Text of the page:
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Pucks, Polymers and Olympic Ice Hockey (Part 1)

Olympic Hockey

Doug Sharpe President of Elasto Proxy

What’s your favorite Winter Olympic sport? Do you enjoy watching bobsled and luge runs because of the aerodynamics involved? There’s a fair amount of material science, too, as the engineers at BMW can attest. At Sochi next month, Team USA will race a carbon fiber bobsleigh that was designed by the German automaker.

Here in Canada, we enjoy all of the Winter Olympic sports, but have a special interest in ice hockey. It’s our national winter sport after all, and Team Canada won the gold medal in 2010. Like bobsledding and the luge, hockey requires speed, strength, and athletic talent. The equipment that hockey players wear must promote performance and provide protection – and that’s where material science hits the ice.

Hockey Helmets and Helmet Inserts

As the co-founder and co-owner of a company that custom-fabricates rubber and plastic products, I’m always interested in the role that polymers play. For hockey fans, one of Elasto Proxy’s most interesting projects was custom-fabricating the EVA foam that’s used in hockey helmet inserts. The helmet’s shell itself is made of a lightweight plastic, typically a polycarbonate material.

Hockey helmets are important, but they’re just one piece of equipment. Players need sticks and skates,  as well as other types of protective gear. The Olympics organization sets the rules for what players can and must wear, so let’s take a look at where else polymers are used. Even with hockey sticks and skates, there’s more than meets the eye.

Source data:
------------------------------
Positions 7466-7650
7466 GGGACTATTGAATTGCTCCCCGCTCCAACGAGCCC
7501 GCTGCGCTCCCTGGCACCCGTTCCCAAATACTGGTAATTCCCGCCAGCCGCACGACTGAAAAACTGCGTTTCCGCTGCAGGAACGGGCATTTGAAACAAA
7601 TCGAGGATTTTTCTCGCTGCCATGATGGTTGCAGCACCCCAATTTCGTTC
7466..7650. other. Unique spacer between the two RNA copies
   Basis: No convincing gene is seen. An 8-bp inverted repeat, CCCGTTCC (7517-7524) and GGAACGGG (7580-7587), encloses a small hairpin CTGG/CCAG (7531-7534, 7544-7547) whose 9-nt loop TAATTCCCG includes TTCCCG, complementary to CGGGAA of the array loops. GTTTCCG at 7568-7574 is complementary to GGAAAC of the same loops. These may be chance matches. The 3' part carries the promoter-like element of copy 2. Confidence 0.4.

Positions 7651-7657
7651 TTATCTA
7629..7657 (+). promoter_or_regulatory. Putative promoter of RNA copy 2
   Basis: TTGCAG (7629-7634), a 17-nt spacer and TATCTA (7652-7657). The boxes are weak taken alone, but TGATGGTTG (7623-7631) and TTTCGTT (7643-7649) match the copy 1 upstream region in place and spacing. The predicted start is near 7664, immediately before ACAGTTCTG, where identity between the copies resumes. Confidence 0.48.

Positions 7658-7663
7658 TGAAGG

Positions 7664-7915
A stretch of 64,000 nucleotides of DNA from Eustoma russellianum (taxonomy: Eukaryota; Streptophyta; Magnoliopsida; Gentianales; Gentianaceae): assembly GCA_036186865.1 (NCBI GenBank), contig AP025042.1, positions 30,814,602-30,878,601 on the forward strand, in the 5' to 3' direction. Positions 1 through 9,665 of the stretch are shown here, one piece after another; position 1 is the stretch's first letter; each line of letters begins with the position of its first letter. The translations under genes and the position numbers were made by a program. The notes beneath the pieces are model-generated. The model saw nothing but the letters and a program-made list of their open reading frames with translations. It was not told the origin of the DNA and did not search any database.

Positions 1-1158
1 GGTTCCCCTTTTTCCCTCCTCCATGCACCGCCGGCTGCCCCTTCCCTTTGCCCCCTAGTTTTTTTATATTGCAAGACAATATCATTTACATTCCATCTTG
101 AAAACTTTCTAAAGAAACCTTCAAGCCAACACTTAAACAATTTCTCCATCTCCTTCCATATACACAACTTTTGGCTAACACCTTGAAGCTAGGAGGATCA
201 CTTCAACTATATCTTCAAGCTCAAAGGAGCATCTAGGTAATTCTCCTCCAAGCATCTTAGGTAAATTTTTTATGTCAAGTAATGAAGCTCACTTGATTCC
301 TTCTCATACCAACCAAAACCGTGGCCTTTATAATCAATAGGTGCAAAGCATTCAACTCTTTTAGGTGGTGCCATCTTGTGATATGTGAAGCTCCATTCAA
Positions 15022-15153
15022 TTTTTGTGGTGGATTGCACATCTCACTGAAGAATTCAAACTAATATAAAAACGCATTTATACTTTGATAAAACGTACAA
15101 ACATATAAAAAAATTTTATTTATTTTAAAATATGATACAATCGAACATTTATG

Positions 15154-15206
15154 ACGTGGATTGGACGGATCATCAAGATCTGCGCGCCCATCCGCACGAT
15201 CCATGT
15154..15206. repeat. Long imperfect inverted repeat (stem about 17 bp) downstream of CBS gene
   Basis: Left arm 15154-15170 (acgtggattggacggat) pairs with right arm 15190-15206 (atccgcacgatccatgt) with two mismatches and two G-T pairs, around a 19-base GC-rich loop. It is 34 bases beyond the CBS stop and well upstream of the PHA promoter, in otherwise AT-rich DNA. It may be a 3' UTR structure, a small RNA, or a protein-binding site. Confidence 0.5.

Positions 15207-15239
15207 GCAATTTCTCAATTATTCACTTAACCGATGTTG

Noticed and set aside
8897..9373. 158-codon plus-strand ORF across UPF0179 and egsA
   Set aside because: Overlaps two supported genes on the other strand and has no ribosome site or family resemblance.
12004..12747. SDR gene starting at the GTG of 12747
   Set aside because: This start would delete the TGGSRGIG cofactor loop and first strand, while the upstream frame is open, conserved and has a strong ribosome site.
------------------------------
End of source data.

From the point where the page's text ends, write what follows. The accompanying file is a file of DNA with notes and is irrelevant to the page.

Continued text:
Hockey Skates and Hockey Sticks

Many hockey skates feature a ballistic-proof nylon that provides greater protection against cutting than natural leather, a traditional boot material. Used in the upper boot, this nylon knit is a synthetic polymer that provides water resistance. Nylon is also a thermoplastic – and it’s not the only one used in hockey skates. Today, molded plastic boots with plastic stanchions and plastic tubing are also available.

According to the Olympic organization’s website, hockey sticks can also be made of plastic as long as the edges are beveled and free of projections. A stick’s curve cannot exceed 1.5-cm, but tape can be applied anywhere on the shaft or the blade. Hockey sticks can be made from other materials, including wood, metal, and Kevlar. Given these options, will we see any plastic hockey sticks at Sochi?

Hockey Protective Equipment

In the Part 2 of this series about Olympic ice hockey, we’ll examine how polymers are used in hockey protective equipment: elbow pads, gloves, shin guards, and shoulder pads. We’ll also explore why hockey pucks slide across the ice – and why it hurts so much when you get hit by one.